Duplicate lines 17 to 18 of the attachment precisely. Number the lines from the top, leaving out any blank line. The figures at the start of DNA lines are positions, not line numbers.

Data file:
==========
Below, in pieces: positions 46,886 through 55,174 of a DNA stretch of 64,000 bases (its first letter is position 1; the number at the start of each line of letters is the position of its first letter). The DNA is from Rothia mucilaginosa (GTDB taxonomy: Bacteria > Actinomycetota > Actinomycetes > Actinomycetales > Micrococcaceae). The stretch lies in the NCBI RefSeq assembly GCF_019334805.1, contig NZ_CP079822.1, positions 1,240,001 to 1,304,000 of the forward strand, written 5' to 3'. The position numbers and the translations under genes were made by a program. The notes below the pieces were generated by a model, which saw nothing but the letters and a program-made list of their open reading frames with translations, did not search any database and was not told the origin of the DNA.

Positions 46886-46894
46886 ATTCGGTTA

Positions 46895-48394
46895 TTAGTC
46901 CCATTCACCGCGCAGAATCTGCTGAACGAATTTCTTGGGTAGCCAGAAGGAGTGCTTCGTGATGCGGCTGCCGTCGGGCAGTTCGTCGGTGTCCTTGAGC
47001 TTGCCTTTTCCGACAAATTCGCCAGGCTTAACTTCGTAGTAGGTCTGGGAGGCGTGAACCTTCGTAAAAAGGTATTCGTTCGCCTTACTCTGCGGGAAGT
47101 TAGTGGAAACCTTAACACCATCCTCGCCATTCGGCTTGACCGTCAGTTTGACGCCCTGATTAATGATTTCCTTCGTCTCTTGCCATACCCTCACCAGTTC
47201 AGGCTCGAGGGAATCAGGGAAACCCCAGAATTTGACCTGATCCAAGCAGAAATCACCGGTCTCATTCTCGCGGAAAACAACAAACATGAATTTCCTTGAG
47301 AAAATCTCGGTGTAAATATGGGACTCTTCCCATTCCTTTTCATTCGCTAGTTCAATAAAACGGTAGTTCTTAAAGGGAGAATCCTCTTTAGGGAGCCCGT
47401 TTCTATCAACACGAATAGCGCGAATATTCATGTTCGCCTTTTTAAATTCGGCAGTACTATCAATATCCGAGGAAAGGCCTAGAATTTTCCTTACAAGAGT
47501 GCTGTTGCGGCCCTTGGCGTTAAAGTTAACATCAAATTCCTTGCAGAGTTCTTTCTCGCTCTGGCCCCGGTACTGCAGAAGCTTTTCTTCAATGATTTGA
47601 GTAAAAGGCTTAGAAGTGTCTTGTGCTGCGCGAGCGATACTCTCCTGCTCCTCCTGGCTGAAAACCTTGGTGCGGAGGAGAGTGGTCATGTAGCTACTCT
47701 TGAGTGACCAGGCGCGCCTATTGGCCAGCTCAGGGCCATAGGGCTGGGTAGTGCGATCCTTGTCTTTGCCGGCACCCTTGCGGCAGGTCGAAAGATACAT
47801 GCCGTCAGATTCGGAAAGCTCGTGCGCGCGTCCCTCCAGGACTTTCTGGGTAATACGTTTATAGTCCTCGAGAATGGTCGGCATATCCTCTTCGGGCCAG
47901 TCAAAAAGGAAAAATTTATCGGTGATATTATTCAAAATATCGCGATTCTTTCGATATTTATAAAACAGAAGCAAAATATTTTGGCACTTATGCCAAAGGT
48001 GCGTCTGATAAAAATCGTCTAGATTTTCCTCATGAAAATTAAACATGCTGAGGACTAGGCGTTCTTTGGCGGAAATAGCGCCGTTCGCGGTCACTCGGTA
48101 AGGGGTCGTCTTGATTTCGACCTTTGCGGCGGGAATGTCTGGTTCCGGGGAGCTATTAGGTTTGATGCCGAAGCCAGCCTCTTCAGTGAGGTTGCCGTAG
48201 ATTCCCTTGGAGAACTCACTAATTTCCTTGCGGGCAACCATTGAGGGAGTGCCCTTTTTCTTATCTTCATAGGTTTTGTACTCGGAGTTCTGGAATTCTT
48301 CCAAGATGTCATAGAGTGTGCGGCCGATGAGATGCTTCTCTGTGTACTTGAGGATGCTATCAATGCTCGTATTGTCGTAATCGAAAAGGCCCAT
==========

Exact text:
48001 GCGTCTGATAAAAATCGTCTAGATTTTCCTCATGAAAATTAAACATGCTGAGGACTAGGCGTTCTTTGGCGGAAATAGCGCCGTTCGCGGTCACTCGGTA
48101 AGGGGTCGTCTTGATTTCGACCTTTGCGGCGGGAATGTCTGGTTCCGGGGAGCTATTAGGTTTGATGCCGAAGCCAGCCTCTTCAGTGAGGTTGCCGTAG